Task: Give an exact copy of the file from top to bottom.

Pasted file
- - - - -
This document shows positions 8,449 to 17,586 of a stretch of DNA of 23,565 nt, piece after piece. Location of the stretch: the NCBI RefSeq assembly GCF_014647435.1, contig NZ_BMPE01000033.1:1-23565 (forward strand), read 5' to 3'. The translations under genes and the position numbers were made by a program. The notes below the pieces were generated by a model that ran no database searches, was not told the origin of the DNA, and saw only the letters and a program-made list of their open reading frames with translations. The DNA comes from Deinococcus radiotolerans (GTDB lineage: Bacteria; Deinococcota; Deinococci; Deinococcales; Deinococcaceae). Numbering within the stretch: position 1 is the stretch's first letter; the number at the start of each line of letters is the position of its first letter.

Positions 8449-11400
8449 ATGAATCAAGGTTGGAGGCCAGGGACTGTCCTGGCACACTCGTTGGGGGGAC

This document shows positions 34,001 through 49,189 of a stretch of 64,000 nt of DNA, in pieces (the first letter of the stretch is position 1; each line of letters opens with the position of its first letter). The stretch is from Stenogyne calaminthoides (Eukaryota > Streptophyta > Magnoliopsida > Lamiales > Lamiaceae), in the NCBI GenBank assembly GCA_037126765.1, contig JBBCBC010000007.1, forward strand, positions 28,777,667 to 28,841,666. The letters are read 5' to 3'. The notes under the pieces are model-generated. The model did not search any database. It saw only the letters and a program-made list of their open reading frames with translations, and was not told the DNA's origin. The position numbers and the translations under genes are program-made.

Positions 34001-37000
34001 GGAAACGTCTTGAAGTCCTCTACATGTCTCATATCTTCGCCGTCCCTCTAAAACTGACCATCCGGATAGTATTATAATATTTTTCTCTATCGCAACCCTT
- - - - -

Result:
This document shows positions 8,449 to 17,586 of a stretch of DNA of 23,565 nt, piece after piece. Location of the stretch: the NCBI RefSeq assembly GCF_014647435.1, contig NZ_BMPE01000033.1:1-23565 (forward strand), read 5' to 3'. The translations under genes and the position numbers were made by a program. The notes below the pieces were generated by a model that ran no database searches, was not told the origin of the DNA, and saw only the letters and a program-made list of their open reading frames with translations. The DNA comes from Deinococcus radiotolerans (GTDB lineage: Bacteria; Deinococcota; Deinococci; Deinococcales; Deinococcaceae). Numbering within the stretch: position 1 is the stretch's first letter; the number at the start of each line of letters is the position of its first letter.

Positions 8449-11400
8449 ATGAATCAAGGTTGGAGGCCAGGGACTGTCCTGGCACACTCGTTGGGGGGAC

This document shows positions 34,001 through 49,189 of a stretch of 64,000 nt of DNA, in pieces (the first letter of the stretch is position 1; each line of letters opens with the position of its first letter). The stretch is from Stenogyne calaminthoides (Eukaryota > Streptophyta > Magnoliopsida > Lamiales > Lamiaceae), in the NCBI GenBank assembly GCA_037126765.1, contig JBBCBC010000007.1, forward strand, positions 28,777,667 to 28,841,666. The letters are read 5' to 3'. The notes under the pieces are model-generated. The model did not search any database. It saw only the letters and a program-made list of their open reading frames with translations, and was not told the DNA's origin. The position numbers and the translations under genes are program-made.

Positions 34001-37000
34001 GGAAACGTCTTGAAGTCCTCTACATGTCTCATATCTTCGCCGTCCCTCTAAAACTGACCATCCGGATAGTATTATAATATTTTTCTCTATCGCAACCCTT